“What is going to happen with us is whatever, but what I have with Cupcake is special, and I don’t want to ruin that, so don’t think anything is going to come from this.”
“Where’s Cupcake tonight?”
She shrugged.
“Is she home at your place? Her name is really Cupcake?”
She smirked.
Her place was a house down the Canning highway by the Canning Bridge in a boulevard of deciduous trees.
“You live here?”
“Yeah. I work in the mines, I’m twenty-three years old and I make a thousand bucks a week.”
She had locked herself out of the house. We had to break in. She dragged the recycling bin up to her open bedroom window and, surprise, both my arms were working, I climb inside and unlock the front door.
No one else was in the house.
She made us a couple of Vodka and OJ’s sickly sweet Harvey Fresh. She filled the glasses to the brim and as she swayed and staggered and served the drinks there was spillage over the drinks cabinet and the sides of the drinks cabinet.
I cleaned up with a tea towel.
“Why are you cleaning up?”
“Don’t you pay me to come over and clean up the mess?”
“I don’t pay you to clean up,” she said and paused and looked at me and I had to think, how drunk are you exactly?
Inside her bedroom I took off my shoes and sat on the edge of the bed. She told me to pick some music on her computer as she went to the toilet. I looked through the folders and it was mostly Gabba shit and I didn’t play anything. There was a bunch of MSN chats from her other dyke friends asking what she was doing tonight, where are you, wanna chat, are you still up, lesbian solidarity sorta stuff.
She came back to the bedroom, her clothes were on, and fiddled around with the standing-fan in the room stinking hot and humid and I offered to help her but she got pissed and insisted on doing it herself and dragged the fan around with her one good arm. So I sat on the bed and she got the fan where she wanted it and switched it on. Then she turned around and pushed me back onto the bed and we kissed.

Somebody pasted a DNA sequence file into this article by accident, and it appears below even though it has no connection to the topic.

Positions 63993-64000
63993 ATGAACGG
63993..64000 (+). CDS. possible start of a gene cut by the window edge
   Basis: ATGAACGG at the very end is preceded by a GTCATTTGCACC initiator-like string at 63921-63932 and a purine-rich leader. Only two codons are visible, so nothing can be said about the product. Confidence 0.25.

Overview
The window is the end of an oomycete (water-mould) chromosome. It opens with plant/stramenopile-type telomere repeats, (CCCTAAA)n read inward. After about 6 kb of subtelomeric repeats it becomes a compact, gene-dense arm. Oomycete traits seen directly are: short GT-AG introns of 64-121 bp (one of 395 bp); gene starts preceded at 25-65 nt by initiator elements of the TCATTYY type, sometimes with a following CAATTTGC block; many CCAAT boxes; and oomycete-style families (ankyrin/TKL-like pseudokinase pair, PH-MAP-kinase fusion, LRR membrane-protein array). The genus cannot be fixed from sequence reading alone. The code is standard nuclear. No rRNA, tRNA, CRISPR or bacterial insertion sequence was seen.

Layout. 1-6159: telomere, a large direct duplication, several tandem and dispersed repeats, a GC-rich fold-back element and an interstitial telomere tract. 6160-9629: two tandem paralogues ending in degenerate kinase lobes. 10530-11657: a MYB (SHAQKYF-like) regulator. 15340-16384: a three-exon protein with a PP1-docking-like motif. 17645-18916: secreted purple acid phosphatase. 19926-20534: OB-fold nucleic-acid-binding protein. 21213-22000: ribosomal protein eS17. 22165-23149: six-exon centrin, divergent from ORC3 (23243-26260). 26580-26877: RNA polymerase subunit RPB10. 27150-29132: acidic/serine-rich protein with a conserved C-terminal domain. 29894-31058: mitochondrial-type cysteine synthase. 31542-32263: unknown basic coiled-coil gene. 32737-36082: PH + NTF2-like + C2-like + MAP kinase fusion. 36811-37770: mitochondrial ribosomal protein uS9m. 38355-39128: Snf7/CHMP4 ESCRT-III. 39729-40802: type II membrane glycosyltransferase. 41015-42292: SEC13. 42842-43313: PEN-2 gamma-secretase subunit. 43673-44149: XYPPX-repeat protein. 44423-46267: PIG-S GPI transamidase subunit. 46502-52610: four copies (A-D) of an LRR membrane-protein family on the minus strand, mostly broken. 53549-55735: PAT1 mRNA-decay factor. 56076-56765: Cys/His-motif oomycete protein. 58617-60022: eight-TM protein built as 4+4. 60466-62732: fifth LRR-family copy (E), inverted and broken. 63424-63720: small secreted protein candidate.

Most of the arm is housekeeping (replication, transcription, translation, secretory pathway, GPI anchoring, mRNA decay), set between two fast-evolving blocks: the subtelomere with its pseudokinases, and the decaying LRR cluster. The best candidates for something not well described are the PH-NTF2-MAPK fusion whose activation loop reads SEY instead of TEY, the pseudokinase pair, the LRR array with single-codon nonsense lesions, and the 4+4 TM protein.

“I have you in my fuck position,” she told me.
She snatched a hand-full of my hair and pulled. I sat on the edge of the bed, longways now, and I was surprised not only how she could undo my belt and unzip and push down my pants but how rough the palm of her hand was. I was also surprised when she pulled and wanked on my erection then stopped and her hand rubbed and whacked my balls hard like they were a clit or a pussy. I held her wrist and pushed her back onto the bed and lay on top of her and said, “Do you have–OK, you know this part now.

I had to break in again when we got back from the service station. She still didn’t have a key.
“I’m going to sex a sexy man,” she dirty-talked, or tried to.
“Lucky you, I’ve been to the gym.”
She snatched at my hair. I pushed her hand away and I held her shoulder-length brunette hair.
"You like it rough? You like to be in control?” I said and yanked. “You're not. I'm in control." I yanked her hair again.
She lay on her back and I pushed up the Unearth shirt and her stomach was 8 per cent body fat and I felt down her stomach and traced the faint line of pubic hair from her navel to her pubic mound. I pushed down her jeans and underpants until her bush and pussy exposed and I traced her lips and rubbed her clit and pushed my thumb inside her and she stared at me with dull bloodshot eyes and tensed and I got the sense that I was never going to turn her on.
“I want to see your tits.”